With this kind of training schedule on the same topic, skill or tool, you will apply the learning techniques that worked so well in grade school that had you learn math facts, how to spell and all the capital cities! Now, though it may be more useful things you are learning and can have your team feeling valued and that there is momentum forward.
Here's what I know about great leaders - they want more. Great leaders are always looking to grow themselves and their team. Not just because it looks good as they climb their career ladder, but also because it makes a difference. Great leaders want more because it makes a difference in the world. A yearning for more means better services and products. Achieving more means better outcomes and it creates a sense of pride and connection in individuals and organizations.
But…when does more become too much? When does the drive for more get in the way of doing great work? When wanting more interferes with your health and wellbeing and that of your team, it’s become too much. This often happens when you loose sight of your purpose. When your vision gets cloudy or overpowered by a particular goal or desire and you forget why you are doing this work, you’ve become too focused on the more.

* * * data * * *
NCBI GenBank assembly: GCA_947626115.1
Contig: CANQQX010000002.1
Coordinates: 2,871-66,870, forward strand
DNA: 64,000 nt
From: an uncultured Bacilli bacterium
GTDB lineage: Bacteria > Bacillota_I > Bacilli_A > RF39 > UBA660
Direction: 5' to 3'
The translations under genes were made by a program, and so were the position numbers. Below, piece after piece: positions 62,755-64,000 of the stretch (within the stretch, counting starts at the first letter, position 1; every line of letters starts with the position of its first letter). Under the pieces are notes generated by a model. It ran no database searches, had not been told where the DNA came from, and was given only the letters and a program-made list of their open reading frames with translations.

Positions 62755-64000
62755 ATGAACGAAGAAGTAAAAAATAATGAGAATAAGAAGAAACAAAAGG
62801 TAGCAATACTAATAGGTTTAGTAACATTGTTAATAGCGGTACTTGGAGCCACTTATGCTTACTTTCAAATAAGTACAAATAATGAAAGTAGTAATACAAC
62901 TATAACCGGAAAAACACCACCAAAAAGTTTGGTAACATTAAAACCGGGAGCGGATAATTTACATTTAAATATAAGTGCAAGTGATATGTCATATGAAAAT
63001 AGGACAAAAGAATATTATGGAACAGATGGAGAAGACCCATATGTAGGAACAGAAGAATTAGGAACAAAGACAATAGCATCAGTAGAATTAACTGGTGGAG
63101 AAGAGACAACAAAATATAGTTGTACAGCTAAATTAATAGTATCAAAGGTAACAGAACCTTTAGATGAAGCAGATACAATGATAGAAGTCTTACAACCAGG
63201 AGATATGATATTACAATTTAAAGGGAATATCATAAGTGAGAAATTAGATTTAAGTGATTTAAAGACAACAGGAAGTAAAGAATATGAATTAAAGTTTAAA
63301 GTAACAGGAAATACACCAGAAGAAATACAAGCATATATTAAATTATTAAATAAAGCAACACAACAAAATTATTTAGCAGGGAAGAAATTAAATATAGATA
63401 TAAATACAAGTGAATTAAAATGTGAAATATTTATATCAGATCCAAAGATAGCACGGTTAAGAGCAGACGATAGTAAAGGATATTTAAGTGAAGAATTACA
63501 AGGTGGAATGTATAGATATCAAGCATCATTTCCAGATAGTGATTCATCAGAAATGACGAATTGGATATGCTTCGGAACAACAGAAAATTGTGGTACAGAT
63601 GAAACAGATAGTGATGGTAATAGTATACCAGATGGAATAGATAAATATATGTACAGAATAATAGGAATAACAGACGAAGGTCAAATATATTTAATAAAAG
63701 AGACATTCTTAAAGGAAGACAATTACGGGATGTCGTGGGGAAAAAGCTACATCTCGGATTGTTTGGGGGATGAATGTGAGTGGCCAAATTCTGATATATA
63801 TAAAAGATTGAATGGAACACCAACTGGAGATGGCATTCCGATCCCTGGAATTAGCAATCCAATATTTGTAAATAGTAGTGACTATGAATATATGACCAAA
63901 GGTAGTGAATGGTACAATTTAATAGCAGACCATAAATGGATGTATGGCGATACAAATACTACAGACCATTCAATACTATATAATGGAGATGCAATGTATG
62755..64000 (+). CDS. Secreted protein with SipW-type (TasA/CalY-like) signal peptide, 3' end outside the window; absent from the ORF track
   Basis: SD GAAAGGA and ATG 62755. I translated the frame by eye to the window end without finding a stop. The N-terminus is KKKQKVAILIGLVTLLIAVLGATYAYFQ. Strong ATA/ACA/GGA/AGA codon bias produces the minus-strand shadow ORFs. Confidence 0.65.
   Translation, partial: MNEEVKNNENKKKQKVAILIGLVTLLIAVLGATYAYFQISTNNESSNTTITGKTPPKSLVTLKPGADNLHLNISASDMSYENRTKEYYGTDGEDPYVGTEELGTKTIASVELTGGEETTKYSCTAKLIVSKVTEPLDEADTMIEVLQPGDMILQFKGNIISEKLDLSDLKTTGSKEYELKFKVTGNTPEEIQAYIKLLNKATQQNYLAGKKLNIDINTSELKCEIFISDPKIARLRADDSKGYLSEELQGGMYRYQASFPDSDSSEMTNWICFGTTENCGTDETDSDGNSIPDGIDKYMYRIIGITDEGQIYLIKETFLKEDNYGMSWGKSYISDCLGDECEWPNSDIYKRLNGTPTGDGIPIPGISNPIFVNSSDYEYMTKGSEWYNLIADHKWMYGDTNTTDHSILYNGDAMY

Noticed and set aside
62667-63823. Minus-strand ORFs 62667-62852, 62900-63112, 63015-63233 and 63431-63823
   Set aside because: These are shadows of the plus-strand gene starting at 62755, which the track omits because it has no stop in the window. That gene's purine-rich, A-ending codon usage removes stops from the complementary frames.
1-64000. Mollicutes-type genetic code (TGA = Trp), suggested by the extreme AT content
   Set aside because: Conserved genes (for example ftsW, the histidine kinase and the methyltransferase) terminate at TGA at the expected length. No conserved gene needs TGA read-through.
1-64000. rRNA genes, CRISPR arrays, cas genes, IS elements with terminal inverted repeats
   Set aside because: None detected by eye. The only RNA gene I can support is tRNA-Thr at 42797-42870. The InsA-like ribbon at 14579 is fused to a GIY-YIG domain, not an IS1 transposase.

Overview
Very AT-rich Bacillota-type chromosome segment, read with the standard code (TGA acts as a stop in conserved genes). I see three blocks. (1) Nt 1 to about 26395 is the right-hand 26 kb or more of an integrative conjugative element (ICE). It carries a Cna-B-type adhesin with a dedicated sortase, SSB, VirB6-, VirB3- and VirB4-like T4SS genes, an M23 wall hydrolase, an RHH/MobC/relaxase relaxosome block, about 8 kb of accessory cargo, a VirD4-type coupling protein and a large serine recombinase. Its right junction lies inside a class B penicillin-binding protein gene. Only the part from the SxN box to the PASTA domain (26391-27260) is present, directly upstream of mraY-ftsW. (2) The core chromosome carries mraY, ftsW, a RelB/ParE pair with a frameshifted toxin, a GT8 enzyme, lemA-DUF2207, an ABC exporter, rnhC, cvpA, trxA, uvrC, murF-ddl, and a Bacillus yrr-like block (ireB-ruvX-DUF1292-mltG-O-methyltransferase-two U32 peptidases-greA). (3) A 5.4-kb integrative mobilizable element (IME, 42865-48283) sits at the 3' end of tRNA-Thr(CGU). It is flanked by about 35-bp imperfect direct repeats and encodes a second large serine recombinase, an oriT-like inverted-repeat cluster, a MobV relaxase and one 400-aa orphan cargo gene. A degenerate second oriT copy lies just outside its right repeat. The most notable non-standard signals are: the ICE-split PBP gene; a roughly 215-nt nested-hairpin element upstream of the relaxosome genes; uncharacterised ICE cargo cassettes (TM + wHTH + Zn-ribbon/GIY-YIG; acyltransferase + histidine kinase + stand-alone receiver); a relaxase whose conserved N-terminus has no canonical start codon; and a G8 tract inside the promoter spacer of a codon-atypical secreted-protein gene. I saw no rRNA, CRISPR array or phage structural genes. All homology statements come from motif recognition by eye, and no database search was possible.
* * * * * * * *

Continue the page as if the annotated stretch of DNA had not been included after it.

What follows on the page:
Your purpose is why you do what you do. Some people call it a personal mission or vision statement. It connects the person you re to the work you do. To find your purpose, begin by asking yourself some questions and spend some time reflecting on your answers:
My mission is to connect people fully to themselves, their families and the world around them. I envision a world were we are truly connected. My mission drives my work. This helps me to make decisions every day about what I am doing, the choices I make and the ways in which I connect with others. When I work with individuals who get reconnected to their own body, when they start to recognize the signs of stress in their own body and simply begin to take coffee breaks, I get excited. When I am working with a team and see them truly listen and communicate and begin to see the importance of eliminating distractions around them during conversations, I realize I am on the right path.